Because of the emotion involved, domestic violence incidents have the greatest potential for escalating from a screaming match to homicide.
They are among the most frequent and most difficult calls for police to handle, and prosecution of such cases can be as tricky as the messiest of divorce cases.
Nevada lawmakers tried to take the guesswork out of domestic battery cases by taking out any discretion in the law.
If there is any contact between the two people involved, one of them has to go to jail. It's impossible to say how many times this "cooling off period" has prevented a more serious injury, or even a death. We'd guess there have been many.
Similarly, prosecutors are not allowed to plea-bargain domestic battery cases. We know the difficulties in such cases, when the cold light of dawn often brings reconciliation between a husband and wife, when the temptation is to forgive and forget.
But we also understand the cycle of violence that too often leads the same couple back over the same battleground again and again.
Nevada legislators, through their get-tough laws, have sent the message domestic battery is a serious crime with serious consequences. But we agree with some lawmakers and justices of the peace who now say there needs to be room for discretion.
Laws that tie the hands of police, prosecutors and judges assume those people aren't capable of doing their jobs. If that were the case -- and we don't think it is -- then the answer would be to get somebody who can do the job.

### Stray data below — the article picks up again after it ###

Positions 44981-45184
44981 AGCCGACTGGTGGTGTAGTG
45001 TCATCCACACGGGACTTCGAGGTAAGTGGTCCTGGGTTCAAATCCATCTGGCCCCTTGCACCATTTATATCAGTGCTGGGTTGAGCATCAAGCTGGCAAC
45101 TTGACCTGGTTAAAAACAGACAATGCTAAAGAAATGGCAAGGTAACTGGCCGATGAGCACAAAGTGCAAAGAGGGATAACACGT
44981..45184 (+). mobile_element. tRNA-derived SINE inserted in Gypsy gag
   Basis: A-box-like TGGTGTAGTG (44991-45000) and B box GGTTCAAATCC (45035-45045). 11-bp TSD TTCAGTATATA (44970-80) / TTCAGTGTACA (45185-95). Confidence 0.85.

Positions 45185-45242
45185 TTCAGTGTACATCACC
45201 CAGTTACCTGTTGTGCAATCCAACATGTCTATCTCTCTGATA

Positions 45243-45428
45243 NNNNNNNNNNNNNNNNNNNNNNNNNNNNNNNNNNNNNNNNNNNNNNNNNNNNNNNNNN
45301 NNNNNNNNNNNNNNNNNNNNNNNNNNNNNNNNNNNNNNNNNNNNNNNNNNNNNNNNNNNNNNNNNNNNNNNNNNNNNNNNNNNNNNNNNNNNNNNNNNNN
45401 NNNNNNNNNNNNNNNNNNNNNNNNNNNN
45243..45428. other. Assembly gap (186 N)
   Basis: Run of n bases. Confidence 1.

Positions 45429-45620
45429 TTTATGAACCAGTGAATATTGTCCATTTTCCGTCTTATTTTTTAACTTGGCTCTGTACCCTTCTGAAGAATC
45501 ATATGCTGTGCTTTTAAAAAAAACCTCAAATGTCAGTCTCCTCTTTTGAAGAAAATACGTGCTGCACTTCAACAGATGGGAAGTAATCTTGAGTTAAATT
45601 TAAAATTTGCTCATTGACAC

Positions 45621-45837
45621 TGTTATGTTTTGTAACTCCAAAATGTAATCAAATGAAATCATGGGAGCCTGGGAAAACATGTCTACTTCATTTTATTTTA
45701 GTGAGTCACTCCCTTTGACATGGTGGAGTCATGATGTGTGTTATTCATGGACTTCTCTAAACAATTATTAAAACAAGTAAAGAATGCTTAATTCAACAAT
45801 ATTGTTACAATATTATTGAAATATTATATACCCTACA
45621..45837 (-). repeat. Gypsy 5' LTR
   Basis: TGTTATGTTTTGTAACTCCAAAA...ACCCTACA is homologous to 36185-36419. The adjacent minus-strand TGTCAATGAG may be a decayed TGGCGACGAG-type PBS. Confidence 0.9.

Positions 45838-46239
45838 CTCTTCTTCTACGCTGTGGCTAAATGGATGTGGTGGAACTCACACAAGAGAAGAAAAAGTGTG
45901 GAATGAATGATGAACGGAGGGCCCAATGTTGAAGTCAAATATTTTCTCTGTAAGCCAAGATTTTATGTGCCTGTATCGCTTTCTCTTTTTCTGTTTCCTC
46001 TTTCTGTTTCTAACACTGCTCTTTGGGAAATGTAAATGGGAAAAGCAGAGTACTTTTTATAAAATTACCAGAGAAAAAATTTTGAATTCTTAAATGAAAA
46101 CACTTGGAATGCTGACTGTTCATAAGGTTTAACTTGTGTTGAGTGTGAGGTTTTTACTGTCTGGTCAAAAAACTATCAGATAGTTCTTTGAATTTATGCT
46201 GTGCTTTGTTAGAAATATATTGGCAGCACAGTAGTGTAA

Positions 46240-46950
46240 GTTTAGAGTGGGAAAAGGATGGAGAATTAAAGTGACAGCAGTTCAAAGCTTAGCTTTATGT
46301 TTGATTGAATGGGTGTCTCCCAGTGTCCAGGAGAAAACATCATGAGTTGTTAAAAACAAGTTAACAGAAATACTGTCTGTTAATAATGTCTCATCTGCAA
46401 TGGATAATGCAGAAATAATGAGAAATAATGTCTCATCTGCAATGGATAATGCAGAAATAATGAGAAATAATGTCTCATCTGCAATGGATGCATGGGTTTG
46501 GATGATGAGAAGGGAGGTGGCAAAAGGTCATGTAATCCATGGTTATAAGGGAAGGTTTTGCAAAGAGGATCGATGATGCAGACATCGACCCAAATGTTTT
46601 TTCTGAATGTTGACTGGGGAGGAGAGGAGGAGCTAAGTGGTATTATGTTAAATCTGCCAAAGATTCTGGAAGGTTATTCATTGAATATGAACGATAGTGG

In practice, we rely on police officers, lawyers and judges to be able to respond and react to every conceivable situation with their own best judgment. We trust they have the experience and common sense to do the right thing.
Will they be right every single time? No. But our system has checks and balances to see justice is done. Laws that are unable to distinguish between two brothers fighting and a potentially homicidal husband aren't right every single time, either.
Exactly because of the broad spectrum of domestic violence incidents, law enforcement needs some flexibility. Legislators who will be studying the issue can craft laws to support officers, prosecutors and judges, not attempt to replace them.
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